38

Fluoro-Carbonate Solvents for Li-Ion Cells  

DOE Green Energy (OSTI)

A number of fluoro-carbonate solvents were evaluated as electrolytes for Li-ion cells. These solvents are fluorine analogs of the conventional electrolyte solvents such as dimethyl carbonate, ethylene carbonate, diethyl carbonate in Li-ion cells. Conductivity of single and mixed fluoro carbonate electrolytes containing 1 M LiPF{sub 6} was measured at different temperatures. These electrolytes did not freeze at -40 C. We are evaluating currently, the irreversible 1st cycle capacity loss in carbon anode in these electrolytes and the capacity loss will be compared to that in the conventional electrolytes. Voltage stability windows of the electrolytes were measured at room temperature and compared with that of the conventional electrolytes. The fluoro-carbon electrolytes appear to be more stable than the conventional electrolytes near Li voltage. Few preliminary electrochemical data of the fluoro-carbonate solvents in full cells are reported in the literature. For example, some of the fluorocarbonate solvents appear to have a wider voltage window than the conventional electrolyte solvents. For example, methyl 2,2,2 trifluoro ethyl carbonate containing 1 M LiPF{sub 6} electrolyte has a decomposition voltage exceeding 6 V vs. Li compared to <5 V for conventional electrolytes. The solvent also appears to be stable in contact with lithium at room temperature.

NAGASUBRAMANIAN,GANESAN

1999-09-17T23:59:59.000Z

39

ESS 2012 Peer Review - Unique Li-ion Batteries for Utility Applications - Daiwon Choi, PNNL  

Energy.gov (U.S. Department of Energy (DOE)) Indexed Site

Unique Li-ion Batteries for Utility Unique Li-ion Batteries for Utility Applications Daiwon Choi, Vilayanur V. Viswanathan, Wei Wang, Vincent L. Sprenkle Pacific Northwest National Laboratory 902 Battelle Blvd., P. O. Box 999, Richland, WA 99352, USA DOE Energy Storage Program Review, Washington, DC Sept. 26-28, 2012 Acknowledgment: Dr. Imre Gyuk - Energy Storage Program Manager, Office of Electricity Delivery and Energy Reliability  Investigate the Li-ion battery for stationary energy storage unit in ~kWh level.  Fabrication and optimization of LiFePO 4 / Li 4 Ti 5 O 12 18650 cell.  Li-ion battery energy storage with effective thermal management.  Improve rate and cycle life of Li-ion battery.  Screen possible new cathode/anode electrode materials and its combinations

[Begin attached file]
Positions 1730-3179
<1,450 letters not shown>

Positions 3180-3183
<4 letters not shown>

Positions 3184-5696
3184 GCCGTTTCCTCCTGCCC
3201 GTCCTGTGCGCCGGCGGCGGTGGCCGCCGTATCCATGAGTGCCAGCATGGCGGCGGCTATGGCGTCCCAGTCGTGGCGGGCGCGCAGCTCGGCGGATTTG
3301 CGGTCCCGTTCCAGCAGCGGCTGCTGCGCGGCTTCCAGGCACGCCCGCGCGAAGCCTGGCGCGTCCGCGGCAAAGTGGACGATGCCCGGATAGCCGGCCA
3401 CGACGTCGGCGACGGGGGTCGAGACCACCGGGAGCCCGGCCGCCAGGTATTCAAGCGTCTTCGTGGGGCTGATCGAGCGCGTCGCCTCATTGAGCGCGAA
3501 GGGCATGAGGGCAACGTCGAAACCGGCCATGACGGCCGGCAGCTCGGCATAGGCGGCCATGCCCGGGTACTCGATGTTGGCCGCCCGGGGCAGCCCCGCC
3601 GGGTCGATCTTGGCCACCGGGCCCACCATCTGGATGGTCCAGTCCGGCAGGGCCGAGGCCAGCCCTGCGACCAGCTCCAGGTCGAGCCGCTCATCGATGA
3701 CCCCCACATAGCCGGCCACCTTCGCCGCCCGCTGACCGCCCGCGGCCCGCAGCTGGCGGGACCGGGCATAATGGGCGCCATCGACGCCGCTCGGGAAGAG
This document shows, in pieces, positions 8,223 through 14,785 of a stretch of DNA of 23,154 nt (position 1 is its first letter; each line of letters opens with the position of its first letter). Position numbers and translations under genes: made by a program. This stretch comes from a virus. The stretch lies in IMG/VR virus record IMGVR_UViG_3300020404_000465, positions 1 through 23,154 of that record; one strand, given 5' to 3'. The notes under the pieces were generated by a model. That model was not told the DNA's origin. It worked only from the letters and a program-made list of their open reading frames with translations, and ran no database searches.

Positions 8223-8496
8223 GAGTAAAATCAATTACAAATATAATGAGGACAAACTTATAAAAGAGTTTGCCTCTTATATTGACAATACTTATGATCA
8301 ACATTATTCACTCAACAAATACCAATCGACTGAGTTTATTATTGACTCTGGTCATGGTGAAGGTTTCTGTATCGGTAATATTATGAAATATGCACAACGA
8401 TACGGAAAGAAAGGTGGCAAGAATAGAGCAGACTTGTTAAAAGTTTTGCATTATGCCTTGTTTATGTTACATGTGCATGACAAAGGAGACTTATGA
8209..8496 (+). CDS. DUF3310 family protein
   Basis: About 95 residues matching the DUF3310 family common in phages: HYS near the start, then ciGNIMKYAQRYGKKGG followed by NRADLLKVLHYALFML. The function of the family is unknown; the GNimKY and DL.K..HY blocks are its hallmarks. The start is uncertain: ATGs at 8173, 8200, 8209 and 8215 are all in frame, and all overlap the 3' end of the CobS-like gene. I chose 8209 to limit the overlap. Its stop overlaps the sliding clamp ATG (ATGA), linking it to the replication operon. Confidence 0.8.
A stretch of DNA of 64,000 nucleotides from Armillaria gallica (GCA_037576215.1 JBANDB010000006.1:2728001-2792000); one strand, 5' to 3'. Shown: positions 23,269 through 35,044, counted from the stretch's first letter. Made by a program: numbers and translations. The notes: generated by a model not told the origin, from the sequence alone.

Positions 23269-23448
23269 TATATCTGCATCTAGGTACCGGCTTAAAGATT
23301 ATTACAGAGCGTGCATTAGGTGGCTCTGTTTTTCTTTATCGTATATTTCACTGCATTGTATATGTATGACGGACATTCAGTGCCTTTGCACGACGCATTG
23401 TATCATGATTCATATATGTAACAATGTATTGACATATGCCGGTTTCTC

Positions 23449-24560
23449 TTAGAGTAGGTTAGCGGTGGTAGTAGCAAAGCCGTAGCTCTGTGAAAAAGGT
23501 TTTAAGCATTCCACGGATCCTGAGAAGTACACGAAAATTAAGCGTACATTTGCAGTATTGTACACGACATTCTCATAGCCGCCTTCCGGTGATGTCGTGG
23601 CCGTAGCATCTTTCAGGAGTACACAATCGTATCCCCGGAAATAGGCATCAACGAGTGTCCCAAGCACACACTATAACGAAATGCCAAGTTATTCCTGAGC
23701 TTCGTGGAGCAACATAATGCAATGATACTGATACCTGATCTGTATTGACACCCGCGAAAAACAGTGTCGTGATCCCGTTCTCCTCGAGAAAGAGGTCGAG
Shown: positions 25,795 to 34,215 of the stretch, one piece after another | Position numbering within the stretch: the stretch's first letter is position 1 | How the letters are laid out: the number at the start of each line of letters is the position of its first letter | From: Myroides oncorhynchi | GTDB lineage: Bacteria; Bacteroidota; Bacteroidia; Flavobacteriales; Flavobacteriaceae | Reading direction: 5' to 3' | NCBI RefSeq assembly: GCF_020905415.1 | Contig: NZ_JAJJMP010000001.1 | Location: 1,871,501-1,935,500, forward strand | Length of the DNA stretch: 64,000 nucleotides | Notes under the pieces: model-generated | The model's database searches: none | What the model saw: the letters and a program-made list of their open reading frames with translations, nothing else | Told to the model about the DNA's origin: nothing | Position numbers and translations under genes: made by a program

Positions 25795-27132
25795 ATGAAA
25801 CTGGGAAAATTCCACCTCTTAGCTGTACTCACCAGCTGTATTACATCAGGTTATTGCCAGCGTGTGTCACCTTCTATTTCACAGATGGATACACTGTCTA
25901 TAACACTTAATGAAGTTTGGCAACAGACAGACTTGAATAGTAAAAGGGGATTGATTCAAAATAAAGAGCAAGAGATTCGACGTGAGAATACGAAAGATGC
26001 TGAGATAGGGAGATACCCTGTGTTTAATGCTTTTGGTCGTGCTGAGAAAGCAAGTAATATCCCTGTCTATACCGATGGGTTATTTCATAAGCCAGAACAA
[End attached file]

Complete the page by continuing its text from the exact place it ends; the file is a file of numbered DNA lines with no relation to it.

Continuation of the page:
40

Low Temperature Electrical Performance Characteristics of Li-Ion Cells  

DOE Green Energy (OSTI)

Advanced rechargeable lithium-ion batteries are presently being developed and commercialized worldwide for use in consumer electronics, military and space applications. The motivation behind these efforts involves, among other things, a favorable combination of energy and power density. For some of the applications the power sources may need to perform at a reasonable rate at subambient temperatures. Given the nature of the lithium-ion cell chemistry the low temperature performance of the cells may not be very good. At Sandia National Laboratories, we have used different electrochemical techniques such as impedance and charge/discharge at ambient and subambient temperatures to probe the various electrochemical processes that are occurring in Li-ion cells. The purpose of this study is to identify the component that reduces the cell performance at subambient temperatures. We carried out 3-electrode impedance measurements on the cells which allowed us to measure the anode and cathode impedances separately. Our impedance data suggests that while the variation in the electrolyte resistance between room temperature and -20"C is negligible, the cathode electrolyte interracial resistance increases substantially in the same temperature span. We believe that the slow interracial charge transfer kinetics at the cathode electrolyte may be responsible for the increase in cell impedance and poor cell performance.